When Mubarak, whose 30-year reign had been marked by the open­ing of the coun­try to West­ern busi­ness inter­ests, started to crack down on the pro­test­ers as the empire’s strong man, the peo­ple said he had to go. The pub­lic began to protest against dic­ta­tor­ship, but only inso­far as they were protest­ing the global eco­nomic empire.

Some­how a pop­u­lar nar­ra­tive has emerged in our media that the Arab spring protested against dic­ta­tor­ship, against mur­der­ous regimes. These pop­u­lar strug­gles have been reduced to rebel­lions against the vil­lainies of a Qaddafi, an Assad, a Saleh.

But the Arab Spring started as a protest against global finance and its hench­men. Almost across the board, pro­test­ers claim­ing pub­lic space were demand­ing mostly eco­nomic reforms. It was only after Arab dic­ta­tors, whose decen­nial rules offered up their coun­tries to the jaws of the global mar­ket, started to repress this pop­u­lar strug­gle with vio­lence, that dic­ta­tor­ship became the tar­get of regime change.

Occupy Wall Street and the sub­se­quent Occupy move­ment were ini­ti­ated in the same spirit of eco­nomic jus­tice. Zuc­cotti Park, iron­i­cally taken and renamed Lib­erty Plaza by its occu­piers, is a micro-republic where the logic of empire doesn’t work. Peo­ple take pride in dis­com­fort, in being arrested and work­ing for free. Altru­ism has become nor­ma­tive and hier­ar­chy repug­nant. To be sure, there is inner dis­sent and strug­gle within the body politic of the micro-republic. Nev­er­the­less, the audac­ity to live a utopian prac­tice has become lib­er­at­ing in itself.

Yet this move­ment can’t con­tent itself with grant­ing young peo­ple the right to take on more debt to live the lives the world can’t sus­tain, or reform­ing the way can­di­dates fund their cam­paigns. The despo­tism that west­ern pow­ers decry in the name of human rights is a symp­tom of a wider sys­tem of eco­nomic exploita­tion, which at home man­i­fests itself in the attack on the Amer­i­can work­ing and mid­dle class. They are connected.

The repres­sive mea­sures states use against their own pop­u­la­tions has also been imported from the Mid­dle East. A recent post by Max Blu­men­thal con­nects the dots behind recent alarm­ing exam­ples of social con­trol and police militarization:

The police repres­sion on dis­play in Oak­land reminded me of tac­tics I wit­nessed the Israeli army employ against Pales­tin­ian pop­u­lar strug­gle demon­stra­tions in occu­pied West Bank vil­lages like Nabi Saleh, Ni’lin and Bilin. So I was not sur­prised when I learned that the same com­pany that sup­plies the Israeli army with tear­gas rounds and other weapons of mass sup­pres­sion is sell­ing its dan­ger­ous wares to the Oak­land police. The com­pany is Defense Tech­nol­ogy, a Casper, Wyoming based arms firm that claims to “spe­cial­ize in less lethal tech­nol­ogy” and other “crowd man­age­ment prod­ucts.” Defense Tech sells every­thing from rub­ber coated tear­gas rounds that bounce in order to max­i­mize gas dis­per­sal to 40 mil­lime­ter “direct impact” sponge rounds to “spe­cialty impact” 12 gauge rub­ber bullets.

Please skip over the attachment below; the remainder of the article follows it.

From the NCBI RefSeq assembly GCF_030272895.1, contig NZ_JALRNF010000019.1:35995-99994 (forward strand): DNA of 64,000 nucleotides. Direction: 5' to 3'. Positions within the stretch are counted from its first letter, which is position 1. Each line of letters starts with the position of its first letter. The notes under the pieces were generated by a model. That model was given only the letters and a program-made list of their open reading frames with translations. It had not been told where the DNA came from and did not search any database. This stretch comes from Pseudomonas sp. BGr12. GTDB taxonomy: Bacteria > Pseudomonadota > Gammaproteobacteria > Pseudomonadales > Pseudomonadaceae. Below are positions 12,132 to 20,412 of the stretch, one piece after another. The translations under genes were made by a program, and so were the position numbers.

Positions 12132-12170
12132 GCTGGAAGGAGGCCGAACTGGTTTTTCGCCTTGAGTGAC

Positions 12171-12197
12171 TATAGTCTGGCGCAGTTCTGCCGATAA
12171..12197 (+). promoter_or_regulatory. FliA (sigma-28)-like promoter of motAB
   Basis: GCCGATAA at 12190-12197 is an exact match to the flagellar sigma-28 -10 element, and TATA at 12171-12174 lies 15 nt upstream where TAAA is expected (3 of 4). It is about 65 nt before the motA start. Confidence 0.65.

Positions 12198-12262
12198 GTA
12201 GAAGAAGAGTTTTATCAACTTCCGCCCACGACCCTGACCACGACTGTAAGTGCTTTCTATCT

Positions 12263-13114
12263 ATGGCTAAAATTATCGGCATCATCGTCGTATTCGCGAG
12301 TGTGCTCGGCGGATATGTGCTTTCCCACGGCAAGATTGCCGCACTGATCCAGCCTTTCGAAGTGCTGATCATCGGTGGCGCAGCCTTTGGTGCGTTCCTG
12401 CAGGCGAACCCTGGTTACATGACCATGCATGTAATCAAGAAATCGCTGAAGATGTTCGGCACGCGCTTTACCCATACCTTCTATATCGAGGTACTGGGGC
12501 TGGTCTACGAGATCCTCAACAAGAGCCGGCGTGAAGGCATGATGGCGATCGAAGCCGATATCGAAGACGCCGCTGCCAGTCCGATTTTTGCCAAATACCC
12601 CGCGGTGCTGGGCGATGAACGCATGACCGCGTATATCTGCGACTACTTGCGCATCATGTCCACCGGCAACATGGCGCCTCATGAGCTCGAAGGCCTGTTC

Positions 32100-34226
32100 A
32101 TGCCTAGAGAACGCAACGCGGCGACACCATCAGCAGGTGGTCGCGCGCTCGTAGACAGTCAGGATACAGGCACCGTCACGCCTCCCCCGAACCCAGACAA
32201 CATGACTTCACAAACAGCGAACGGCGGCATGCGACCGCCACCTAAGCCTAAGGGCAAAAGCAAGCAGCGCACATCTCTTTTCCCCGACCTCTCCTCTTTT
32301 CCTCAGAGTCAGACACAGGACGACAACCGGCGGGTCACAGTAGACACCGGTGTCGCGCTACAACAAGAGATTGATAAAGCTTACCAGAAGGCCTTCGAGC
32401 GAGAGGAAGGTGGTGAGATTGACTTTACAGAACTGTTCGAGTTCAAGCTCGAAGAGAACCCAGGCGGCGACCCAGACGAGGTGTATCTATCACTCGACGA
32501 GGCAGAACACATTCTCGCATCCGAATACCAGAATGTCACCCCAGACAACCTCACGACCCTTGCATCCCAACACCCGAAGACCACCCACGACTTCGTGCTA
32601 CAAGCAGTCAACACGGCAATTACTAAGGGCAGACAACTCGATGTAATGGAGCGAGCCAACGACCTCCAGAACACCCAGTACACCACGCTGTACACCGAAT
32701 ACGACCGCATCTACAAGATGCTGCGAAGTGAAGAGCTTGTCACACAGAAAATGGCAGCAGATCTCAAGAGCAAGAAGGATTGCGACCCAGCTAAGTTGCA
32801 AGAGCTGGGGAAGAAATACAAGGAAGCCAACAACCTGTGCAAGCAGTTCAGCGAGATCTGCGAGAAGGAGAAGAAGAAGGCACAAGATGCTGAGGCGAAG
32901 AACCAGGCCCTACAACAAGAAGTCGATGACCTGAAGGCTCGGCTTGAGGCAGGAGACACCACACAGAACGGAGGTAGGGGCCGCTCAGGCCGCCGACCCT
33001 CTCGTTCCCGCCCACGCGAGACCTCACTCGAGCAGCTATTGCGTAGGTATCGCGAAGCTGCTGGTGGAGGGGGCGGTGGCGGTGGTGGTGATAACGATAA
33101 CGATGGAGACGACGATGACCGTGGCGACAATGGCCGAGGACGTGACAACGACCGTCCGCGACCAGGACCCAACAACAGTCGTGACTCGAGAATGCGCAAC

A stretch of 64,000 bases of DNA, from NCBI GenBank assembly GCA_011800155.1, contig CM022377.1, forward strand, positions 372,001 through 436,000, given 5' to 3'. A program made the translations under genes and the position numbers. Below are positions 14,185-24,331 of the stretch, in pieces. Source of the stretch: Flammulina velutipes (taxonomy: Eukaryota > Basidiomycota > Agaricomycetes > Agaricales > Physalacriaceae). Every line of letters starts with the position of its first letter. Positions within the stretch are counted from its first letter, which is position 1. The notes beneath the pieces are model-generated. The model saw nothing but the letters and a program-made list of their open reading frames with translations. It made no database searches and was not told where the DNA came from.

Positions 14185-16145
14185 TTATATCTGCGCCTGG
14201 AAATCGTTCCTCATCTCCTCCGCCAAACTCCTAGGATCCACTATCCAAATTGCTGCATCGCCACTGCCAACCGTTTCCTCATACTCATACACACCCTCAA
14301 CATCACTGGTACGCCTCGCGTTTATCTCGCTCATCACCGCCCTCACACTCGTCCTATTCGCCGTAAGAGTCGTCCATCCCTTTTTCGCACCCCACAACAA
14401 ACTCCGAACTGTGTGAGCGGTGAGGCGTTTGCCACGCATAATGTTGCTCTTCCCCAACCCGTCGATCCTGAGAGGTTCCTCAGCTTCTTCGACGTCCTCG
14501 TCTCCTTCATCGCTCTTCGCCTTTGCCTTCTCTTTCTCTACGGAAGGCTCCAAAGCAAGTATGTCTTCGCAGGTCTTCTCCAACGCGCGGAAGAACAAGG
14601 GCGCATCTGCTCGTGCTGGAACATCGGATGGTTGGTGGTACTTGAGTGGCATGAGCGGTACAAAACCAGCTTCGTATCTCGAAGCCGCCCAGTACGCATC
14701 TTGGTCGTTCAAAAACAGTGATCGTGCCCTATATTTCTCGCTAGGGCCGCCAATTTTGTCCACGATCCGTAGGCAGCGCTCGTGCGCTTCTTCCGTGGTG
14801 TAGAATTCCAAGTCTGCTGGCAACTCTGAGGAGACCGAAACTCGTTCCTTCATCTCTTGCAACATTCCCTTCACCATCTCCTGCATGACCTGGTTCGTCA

One vet­eran of the war in Iraq knows the effects of the police-sponsored vio­lence first­hand. After being hit by a tear gas can­is­ter launched by the Oak­land Police Depart­ment, Scott Olsen suf­fered a frac­tured skull and a swollen brain. As though that were not enough, video footage shows a police offi­cer throw­ing a flash bang grenade next to the blood­ied man to dis­perse the crowd of peo­ple com­ing to his aid. But such police bru­tal­ity is noth­ing new in Oak­land, home of a rad­i­cal black pol­i­tics that has strug­gled against struc­tural eco­nomic and phys­i­cal vio­lence against the work­ing class, the poor, and minorities.

We should remem­ber that the pol­i­tics forged by the Black Pan­ther Party in the late 1960s and 1970s made deep ties with the anti-imperial projects of North Africa, the hotbed of today’s van­guard move­ment. Alge­ria made the Pan­ther head­quar­ters in Oak­land their embassy, pro­vid­ing a sort of diplo­matic shield against police sur­veil­lance. When Eldridge Cleaver went into exile, Alge­ria hosted him and the inter­na­tional sec­tion of the party. A chap­ter was also cre­ated in Cairo, then, a nerve cen­ter for the world wide free­dom struggle.

Much is rid­ing on the direc­tion of the Occupy move­ment in Amer­ica. While vis­it­ing the Wall Street occu­piers, two of Tahrir’s lead­ing activists empha­sized the impor­tance of the Occupy move­ment for the renewal of the Arab Spring. To Amer­i­cans who asked how they could help the ongo­ing Egypt­ian strug­gle, Asmaa Mah­fouz replied, “get your rev­o­lu­tion done. That’s the biggest help you can give us.” What Mah­fouz was count­ing on was the pos­si­bil­ity that strug­gles in the United States could pres­sure the gov­ern­ment to cut off the $1.3 bil­lion yearly pay­ments that sus­tain Egypt’s military.

Long-time activist Ahmad Maher reminded the crowd of the immense task the Arab Spring con­fronted, and which activists around the world still con­front. An Amer­i­can asked him the most fun­da­men­tal ques­tion: “how do you over­throw a sys­tem?” Speak­ing as a grass­roots polit­i­cal orga­nizer who has been on the Egypt­ian street for years, Maher replied, “It’s eas­ier to over­throw a dic­ta­tor than an entire system.”

There is a rea­son that the Occupy move­ment does not have a sin­gu­lar mes­sage, tied to one polit­i­cal body; its suc­cess or fail­ure will lie in the degree to which it changes everything.